In a recent blog post, the NW Energy Coalition (NWEC) discussed the COVID-19 pandemic’s effect on the clean energy industry and detailed their recent outreach to utility members and partners in the region to hear how they are adapting to the crisis and working with energy efficiency program implementers to keep programming as strong as possible in the long-term. One of the research studies on unemployment data analysis indicates that energy efficiency has been hit the hardest among all other sectors of clean energy, with about 70,000 unemployed workers accounting for two-thirds of clean energy unemployment fillings. NWEC found that with increasing residential energy use, changing business realities and unemployment hovering over energy efficiency workers amidst the health crisis, utilities are quickly adapting and pivoting to enable their programs to serve customers safely. Read the full NWEC blog post for helpful tips from utilities on recovering from the pandemic.
As Governor Inslee recently announced, Washington State is taking a “phased approach” to reopen that incorporates scientific advice from health officials. Advocating for fostering economic growth and environmental improvement, the Northwest Energy Efficiency Council (NEEC) sent a letter to Washington State Governor Jay Inslee requesting he prioritize energy efficiency activities in commercial buildings as plans are formulated for reopening the economy, stating that, “The energy efficiency industry has been hard hit by the COVID-19 pandemic. Many states have shuttered their energy efficiency programs while implementing shelter in place policies. Energy efficiency relies upon upgrades and improvements to equipment inside of buildings, and as long as these projects are stalled so too are the energy savings and actual impacts on our climate goals.” We were pleased to hear from several members that much of the activity that had been stalled has resumed, although we understand there are still some uncertainties around initiating new projects.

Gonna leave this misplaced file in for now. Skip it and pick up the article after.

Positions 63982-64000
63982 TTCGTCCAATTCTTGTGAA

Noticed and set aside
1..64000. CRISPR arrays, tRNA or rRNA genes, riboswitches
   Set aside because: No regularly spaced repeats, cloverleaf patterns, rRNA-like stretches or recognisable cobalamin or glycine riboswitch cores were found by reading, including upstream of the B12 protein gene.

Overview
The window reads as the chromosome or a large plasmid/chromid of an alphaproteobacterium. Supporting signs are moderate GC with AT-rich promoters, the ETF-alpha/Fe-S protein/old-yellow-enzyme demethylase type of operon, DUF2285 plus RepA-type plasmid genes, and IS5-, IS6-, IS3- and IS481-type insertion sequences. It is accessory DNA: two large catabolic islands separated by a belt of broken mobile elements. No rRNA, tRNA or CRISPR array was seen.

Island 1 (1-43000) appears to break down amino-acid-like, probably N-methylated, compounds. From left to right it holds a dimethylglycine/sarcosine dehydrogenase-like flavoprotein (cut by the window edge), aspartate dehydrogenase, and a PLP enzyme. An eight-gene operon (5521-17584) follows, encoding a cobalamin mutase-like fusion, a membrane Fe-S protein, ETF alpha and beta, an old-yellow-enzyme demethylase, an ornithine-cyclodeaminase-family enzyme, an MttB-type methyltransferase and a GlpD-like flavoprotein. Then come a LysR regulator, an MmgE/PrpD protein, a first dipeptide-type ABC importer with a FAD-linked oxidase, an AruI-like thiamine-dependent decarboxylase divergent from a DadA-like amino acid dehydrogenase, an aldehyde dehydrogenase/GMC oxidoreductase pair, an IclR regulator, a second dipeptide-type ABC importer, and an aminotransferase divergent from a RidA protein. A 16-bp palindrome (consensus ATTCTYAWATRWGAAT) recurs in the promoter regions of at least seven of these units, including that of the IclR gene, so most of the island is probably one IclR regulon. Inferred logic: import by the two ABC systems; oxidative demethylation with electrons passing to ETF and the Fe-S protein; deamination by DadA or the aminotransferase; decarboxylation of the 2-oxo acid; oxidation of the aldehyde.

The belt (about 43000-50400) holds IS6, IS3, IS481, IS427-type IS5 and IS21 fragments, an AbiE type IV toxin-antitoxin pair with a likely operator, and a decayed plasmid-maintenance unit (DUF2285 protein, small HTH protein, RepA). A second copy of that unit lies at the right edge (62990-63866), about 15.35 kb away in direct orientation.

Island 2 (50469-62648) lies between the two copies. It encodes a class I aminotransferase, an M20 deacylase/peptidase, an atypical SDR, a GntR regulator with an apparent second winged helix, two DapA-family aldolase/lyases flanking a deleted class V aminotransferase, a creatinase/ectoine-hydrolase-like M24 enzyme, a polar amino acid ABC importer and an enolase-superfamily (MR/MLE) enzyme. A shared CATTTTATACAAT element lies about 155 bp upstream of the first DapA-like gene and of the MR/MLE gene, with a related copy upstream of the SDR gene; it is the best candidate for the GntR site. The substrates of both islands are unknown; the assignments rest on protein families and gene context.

As plans unfold for reopening and stimulating the economy, it is vital to look at some of the win-win opportunities offered by the energy efficiency industry. Along with other major benefits, energy efficiency not only boosts economic competitiveness of business but also reduces greenhouse gas emissions.
The International Energy Agency (IEA) in their recent post emphasized that energy efficiency can boost economies quickly, with long-lasting benefits. Stressing how early action focused on what is already in place could be scaled up, IEA stated, “We have learned many lessons from previous stimulus programs and other attempts to generate large-scale activity quickly.” They then go on to reference examples of existing programs that could be expanded or invested in to help spur economic activity such as tax incentives, grant programs, existing efficiency programs etc. NEEC will be looking at examples within our own region of projects, programs and other initiatives that could be expanded to help spur additional regional economic activity as we look to reopen and stimulate the economy.